In September 1919, thanks to his authority among cooperators, Makarov was offered a business trip to Siberia and then to the United States to study the activities of the board of the Union of Siberian Integrated Credit Unions (Syncredsoyuz) and the state of the Siberian credit and production cooperation. The Union had offices in Novonikolaevsk (Novosibirsk) and New York. After a risky journey through Siberia, on February 27, 1920, Makarov arrived in Harbin and then went to Vladivostok and America. Due to the refusal of the Siberian Cooperative Mission in the United States to finance his business trip, he had to earn money by giving public lectures at the People’s University and by editing articles in the Department of Agriculture of the Publishing House of the Christian Union of Young People. Before leaving Makarov wrote the manuscript Economic Foundations of Cooperative Union, the fate of which is still unknown.
In the United States, Makarov made many trips to agricultural regions, wrote the popular-science work How American Farmers Organized Their Economy and the brochure Conditions and Limits of the Use of Tractors in the American Agriculture that was published three times in Moscow in 1922-1924, and completed the work Grain Economy in North America published in Moscow in 1924. In mid-June 1922, Makarov moved to Europe, where he lived for two years – first in Czechoslovakia and then in Germany. In America and Europe, Makarov studied the economy, organization and technology of agricultural labor, which resulted in the repeatedly reprinted textbook Organization of Agriculture published first in 1924 in Berlin
After his return to the homeland in June 1924, Makarov was offered the position of the Head of Agricultural Planning Department and then of the Dean of the new Faculty of Economics of the Timiryazev Agricultural Academy. He also worked at the Research Institute of Agricultural Economics and People’s Commissariat of Agriculture.
The year 1927 marked the forty-year milestone in the life of Makarov and a milestone in the agricultural policy of the USSR. Makarov tried to justify the need for the transition to the large-scale mechanized agricultural production and machine-tractor stations, which became the focus of the new edition of his course Organization of Agriculture (1930). From this moment, all his works considered the organization of large agricultural enterprises.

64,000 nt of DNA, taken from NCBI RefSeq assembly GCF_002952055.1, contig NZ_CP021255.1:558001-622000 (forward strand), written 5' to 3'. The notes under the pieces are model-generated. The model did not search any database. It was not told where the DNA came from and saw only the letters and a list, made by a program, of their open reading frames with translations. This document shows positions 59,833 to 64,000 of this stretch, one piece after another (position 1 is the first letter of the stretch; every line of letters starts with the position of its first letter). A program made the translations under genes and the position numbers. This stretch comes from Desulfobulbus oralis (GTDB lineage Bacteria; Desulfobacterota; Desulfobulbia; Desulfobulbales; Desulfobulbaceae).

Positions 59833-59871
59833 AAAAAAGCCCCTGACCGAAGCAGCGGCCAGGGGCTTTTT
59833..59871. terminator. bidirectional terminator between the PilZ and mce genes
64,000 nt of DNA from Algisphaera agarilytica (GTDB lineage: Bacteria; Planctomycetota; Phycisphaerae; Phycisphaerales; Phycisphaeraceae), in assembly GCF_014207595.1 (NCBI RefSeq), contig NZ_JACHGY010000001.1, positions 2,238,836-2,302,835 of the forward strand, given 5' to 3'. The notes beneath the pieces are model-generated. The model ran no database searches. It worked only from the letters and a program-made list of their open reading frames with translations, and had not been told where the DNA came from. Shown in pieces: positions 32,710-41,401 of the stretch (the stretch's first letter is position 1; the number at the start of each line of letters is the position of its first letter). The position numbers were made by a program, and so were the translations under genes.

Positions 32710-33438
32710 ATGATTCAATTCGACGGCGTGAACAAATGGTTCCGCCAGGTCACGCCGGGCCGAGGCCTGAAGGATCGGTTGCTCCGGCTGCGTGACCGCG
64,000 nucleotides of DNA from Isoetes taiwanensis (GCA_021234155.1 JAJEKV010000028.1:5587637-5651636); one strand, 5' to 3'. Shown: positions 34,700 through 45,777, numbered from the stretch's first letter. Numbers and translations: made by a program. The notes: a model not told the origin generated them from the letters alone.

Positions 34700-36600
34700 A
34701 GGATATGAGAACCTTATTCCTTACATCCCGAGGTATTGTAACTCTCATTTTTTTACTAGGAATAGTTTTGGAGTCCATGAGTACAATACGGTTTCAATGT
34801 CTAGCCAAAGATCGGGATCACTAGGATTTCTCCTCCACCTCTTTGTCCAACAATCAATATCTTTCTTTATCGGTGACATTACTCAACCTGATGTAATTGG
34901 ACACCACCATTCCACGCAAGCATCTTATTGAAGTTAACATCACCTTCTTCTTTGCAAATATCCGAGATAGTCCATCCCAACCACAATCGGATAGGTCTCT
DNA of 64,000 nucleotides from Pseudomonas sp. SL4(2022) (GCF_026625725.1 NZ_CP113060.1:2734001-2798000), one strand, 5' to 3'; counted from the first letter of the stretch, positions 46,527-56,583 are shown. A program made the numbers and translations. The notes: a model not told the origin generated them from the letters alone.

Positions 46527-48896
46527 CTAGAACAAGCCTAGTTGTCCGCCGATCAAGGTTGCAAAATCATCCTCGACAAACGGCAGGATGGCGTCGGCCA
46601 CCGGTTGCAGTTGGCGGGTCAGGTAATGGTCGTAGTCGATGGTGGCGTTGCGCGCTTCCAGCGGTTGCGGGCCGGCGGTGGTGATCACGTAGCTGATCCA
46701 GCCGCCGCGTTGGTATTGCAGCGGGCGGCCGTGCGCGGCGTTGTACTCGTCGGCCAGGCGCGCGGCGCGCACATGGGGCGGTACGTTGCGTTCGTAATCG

In the summer of 1930, together with many colleagues Makarov was arrested and on January 26, 1932, by the verdict of the Board of the United State Political Administration he was sentenced to 8 years in prison. In 1932, at the request of N.I. Vavilov and G.I. Lomov Makarov was partially amnestied. His term in the Yaroslavl Political Isolation Ward was reduced to 5 years. When in exile in 1935-1947, Makarov worked as a planner-economist and agronomist at different state farms of the Voronezh and Rostov Regions. In January 1948, he was offered the position of the teacher at the Department of Economics and Organization of Agriculture of the Voroshilovgrad Agricultural Institute. He also returned to the scientific work – the study of economy and organization of agriculture in the Donbass. In May 1956, in Kiev, he defended the doctoral thesis on these issues, which was later published as a book. The last place of his teaching was the All-Union Correspondence Institute of Agriculture in Moscow. However, Makarov continued scientific research after retirement. In 1976, he published Industrialization of Socialist Agriculture, and his manuscript Agriculture on the Path from Capitalism to Socialism was not published. Makarov died on October 1, 1980 at the age of 93, and he was fully rehabilitated together with other economists of the organization-production school only in 1987.